Risini Weeratna was born in Sri Lanka, but always knew she wanted to travel and explore the world. After completing her undergraduate studies, a Fulbright scholarship took her to the University of Wisconsin‑Madison, where she obtained her Masters in Bacteriology. When it came time for her doctoral, she again wanted to experience another country, and wound up choosing Dalhousie University in Halifax, where she completed her PhD in microbiology studying the molecular pathogenesis of Legionella pneumophila, the bacterium that causes Legionnaires’ disease.
Weeratna is now based in Ottawa, where she’s a Senior Research Officer with the Human Health Therapeutics Research Centre. Before joining the NRC in 2016, Risini worked at Coley Pharmaceutical Group, and Pfizer Vaccine Research, where she directed research and development for vaccines and immunotherapeutics. She’s spent her career working on therapies for the improvement of human health, so it’s important to her that we have a strong understanding not only of how a treatment works in theory, but what makes it safe and effective in practice.
“A lot of early screening for new therapies is done in the laboratory using computer models, or cells in a dish, but ultimately we need to understand how these therapies work in a living body, which is far more complex than the sum of its parts,” underscores Weeratna. “It’s simply not yet possible to replace the use of living animals in research with alternative methods. In this regard, establishing strict humane and ethical guidelines to ensure proper use and care of animals used in research is extremely important”.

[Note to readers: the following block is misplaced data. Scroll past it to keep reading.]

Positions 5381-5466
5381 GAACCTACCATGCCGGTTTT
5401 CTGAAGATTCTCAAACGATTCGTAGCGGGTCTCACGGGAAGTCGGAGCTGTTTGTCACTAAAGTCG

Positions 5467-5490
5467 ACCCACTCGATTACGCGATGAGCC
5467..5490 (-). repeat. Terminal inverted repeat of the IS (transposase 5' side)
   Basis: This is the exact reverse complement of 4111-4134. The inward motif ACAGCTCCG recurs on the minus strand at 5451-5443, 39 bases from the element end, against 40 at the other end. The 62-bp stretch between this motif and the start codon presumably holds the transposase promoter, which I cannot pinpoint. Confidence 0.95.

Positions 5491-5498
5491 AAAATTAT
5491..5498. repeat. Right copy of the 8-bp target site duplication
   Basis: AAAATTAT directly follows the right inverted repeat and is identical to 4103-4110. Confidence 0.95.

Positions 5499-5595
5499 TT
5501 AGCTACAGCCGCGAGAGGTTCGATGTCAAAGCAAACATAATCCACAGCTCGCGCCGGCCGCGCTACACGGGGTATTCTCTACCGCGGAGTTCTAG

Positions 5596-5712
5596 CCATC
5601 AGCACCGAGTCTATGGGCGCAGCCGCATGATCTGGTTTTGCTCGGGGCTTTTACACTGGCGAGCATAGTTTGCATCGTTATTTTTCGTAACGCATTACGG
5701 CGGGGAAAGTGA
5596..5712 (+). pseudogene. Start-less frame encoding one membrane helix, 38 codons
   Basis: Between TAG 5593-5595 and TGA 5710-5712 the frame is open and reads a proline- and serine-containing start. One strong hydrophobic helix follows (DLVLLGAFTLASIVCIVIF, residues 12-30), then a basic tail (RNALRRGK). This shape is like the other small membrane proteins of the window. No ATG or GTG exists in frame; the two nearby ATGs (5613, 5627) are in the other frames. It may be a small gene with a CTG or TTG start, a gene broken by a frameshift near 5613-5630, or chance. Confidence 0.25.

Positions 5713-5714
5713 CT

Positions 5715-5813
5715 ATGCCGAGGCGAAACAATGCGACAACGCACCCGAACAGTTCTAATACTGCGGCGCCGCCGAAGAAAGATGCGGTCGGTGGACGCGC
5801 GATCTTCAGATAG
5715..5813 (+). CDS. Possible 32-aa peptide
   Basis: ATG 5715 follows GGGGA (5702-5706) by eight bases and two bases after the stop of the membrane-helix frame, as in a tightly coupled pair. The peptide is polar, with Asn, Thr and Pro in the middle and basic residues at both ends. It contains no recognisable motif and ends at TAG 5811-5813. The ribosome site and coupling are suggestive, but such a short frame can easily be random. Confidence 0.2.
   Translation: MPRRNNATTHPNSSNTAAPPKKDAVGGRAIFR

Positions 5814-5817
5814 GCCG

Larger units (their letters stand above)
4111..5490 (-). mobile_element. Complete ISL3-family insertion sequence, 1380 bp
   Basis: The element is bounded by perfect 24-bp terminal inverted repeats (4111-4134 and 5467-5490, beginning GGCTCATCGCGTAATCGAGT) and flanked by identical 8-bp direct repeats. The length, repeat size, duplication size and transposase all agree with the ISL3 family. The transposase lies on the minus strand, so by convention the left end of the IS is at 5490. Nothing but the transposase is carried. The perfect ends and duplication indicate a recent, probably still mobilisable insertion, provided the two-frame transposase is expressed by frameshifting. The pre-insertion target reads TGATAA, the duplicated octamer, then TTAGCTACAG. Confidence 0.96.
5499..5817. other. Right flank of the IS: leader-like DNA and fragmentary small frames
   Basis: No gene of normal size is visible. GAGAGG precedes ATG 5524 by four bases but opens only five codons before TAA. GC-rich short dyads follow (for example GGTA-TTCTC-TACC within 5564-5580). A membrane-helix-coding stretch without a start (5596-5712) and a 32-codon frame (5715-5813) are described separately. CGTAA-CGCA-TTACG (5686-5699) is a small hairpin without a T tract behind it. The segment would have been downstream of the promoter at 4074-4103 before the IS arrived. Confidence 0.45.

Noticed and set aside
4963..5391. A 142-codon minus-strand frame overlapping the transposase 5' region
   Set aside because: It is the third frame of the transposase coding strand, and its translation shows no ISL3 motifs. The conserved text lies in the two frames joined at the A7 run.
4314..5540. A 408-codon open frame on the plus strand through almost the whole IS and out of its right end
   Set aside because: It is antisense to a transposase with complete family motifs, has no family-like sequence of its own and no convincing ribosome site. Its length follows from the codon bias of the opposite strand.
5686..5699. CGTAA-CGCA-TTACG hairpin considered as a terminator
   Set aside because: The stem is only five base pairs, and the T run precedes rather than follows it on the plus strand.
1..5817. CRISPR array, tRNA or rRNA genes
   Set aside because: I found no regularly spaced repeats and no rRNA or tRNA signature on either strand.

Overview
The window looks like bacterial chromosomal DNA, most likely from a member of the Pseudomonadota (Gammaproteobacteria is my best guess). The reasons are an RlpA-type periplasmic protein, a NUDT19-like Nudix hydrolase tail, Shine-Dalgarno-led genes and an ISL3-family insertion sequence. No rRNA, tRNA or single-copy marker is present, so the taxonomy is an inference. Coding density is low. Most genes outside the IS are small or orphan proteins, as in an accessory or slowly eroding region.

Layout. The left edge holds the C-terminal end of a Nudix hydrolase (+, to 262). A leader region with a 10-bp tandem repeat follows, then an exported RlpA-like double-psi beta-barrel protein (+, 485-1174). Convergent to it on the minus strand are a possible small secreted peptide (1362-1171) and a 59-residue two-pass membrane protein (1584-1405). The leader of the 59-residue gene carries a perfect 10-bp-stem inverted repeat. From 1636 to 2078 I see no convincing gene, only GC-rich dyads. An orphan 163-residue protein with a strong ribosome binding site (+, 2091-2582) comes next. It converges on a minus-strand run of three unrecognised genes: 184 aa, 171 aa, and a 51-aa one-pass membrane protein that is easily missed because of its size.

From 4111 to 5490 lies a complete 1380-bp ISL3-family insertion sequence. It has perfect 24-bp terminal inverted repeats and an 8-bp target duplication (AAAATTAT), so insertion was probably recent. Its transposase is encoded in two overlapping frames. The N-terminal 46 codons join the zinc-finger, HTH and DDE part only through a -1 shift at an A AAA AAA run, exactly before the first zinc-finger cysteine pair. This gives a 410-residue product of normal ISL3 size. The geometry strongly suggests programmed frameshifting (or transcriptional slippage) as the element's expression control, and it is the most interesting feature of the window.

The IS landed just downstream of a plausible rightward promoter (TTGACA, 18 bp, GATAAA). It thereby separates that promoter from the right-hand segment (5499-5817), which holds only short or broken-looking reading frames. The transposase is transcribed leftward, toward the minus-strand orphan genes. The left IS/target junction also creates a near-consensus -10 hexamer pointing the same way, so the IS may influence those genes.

With the above in-mind, Weeratna is Chair of the Human Health Therapeutics Research Centre’s Animal Care Committee which oversees the ethical treatment of experimental animals used in NRC research. She’s also the Research Centre’s Team Lead for cancer immunology, as well as the cell therapy Theme Lead under the Disruptive Technology Solutions for Cell and Gene Therapy Challenge program.